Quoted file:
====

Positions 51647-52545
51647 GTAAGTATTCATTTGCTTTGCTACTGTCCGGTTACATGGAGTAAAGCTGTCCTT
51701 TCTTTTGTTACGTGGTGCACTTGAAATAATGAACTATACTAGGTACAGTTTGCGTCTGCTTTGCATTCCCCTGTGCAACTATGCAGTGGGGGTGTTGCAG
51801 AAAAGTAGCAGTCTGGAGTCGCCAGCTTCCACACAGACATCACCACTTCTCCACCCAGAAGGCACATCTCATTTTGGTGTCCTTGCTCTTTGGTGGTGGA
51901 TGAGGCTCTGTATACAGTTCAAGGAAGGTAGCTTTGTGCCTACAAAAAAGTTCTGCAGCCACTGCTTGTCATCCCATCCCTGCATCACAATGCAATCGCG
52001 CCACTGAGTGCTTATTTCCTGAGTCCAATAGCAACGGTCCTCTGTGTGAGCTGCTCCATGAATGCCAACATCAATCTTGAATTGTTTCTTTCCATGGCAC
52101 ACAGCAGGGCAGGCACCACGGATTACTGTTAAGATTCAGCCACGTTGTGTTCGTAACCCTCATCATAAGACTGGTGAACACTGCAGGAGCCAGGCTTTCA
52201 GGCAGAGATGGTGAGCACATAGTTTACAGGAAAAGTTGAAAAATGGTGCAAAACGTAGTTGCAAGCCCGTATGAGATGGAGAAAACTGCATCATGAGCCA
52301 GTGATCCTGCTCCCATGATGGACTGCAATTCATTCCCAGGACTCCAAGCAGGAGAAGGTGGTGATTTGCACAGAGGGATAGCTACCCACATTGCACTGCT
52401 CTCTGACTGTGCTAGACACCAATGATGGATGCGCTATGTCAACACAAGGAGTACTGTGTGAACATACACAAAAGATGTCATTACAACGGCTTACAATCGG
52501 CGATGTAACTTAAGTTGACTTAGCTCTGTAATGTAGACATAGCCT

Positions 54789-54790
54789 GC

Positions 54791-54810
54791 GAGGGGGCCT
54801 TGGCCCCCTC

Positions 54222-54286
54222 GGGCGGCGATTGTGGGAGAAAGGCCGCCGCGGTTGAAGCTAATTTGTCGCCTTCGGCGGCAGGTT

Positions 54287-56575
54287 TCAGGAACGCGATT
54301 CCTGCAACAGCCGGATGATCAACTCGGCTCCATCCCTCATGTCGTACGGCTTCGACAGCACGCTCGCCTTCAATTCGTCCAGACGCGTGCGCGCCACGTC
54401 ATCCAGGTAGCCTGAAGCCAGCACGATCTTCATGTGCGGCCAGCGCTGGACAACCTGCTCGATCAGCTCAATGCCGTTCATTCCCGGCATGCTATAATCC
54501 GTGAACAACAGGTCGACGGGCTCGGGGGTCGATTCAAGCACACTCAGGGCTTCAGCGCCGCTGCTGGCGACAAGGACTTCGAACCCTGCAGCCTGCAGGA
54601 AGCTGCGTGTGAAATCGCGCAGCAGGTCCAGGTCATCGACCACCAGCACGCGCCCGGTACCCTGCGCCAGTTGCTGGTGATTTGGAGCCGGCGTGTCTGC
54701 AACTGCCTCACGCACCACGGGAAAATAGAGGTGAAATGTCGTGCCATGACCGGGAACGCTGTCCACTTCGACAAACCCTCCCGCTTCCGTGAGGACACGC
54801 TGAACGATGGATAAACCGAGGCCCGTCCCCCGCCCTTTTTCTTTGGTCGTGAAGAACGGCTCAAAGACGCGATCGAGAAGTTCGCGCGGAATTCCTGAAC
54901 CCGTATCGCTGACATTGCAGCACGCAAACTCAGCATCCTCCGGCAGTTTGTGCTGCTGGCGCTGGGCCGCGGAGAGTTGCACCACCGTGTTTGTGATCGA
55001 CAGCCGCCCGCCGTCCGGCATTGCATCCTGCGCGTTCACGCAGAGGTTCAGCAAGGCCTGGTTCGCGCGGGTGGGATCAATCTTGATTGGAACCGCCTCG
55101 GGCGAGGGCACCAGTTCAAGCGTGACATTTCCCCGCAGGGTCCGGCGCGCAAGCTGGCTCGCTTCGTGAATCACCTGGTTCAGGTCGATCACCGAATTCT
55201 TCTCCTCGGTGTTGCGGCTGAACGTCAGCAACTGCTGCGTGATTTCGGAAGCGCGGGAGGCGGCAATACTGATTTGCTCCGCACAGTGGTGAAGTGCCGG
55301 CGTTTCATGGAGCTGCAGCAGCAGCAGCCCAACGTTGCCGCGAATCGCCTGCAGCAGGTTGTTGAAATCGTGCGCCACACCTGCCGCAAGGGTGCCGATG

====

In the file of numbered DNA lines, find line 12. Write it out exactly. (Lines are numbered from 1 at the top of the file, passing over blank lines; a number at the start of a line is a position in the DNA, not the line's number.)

Positions 54789-54790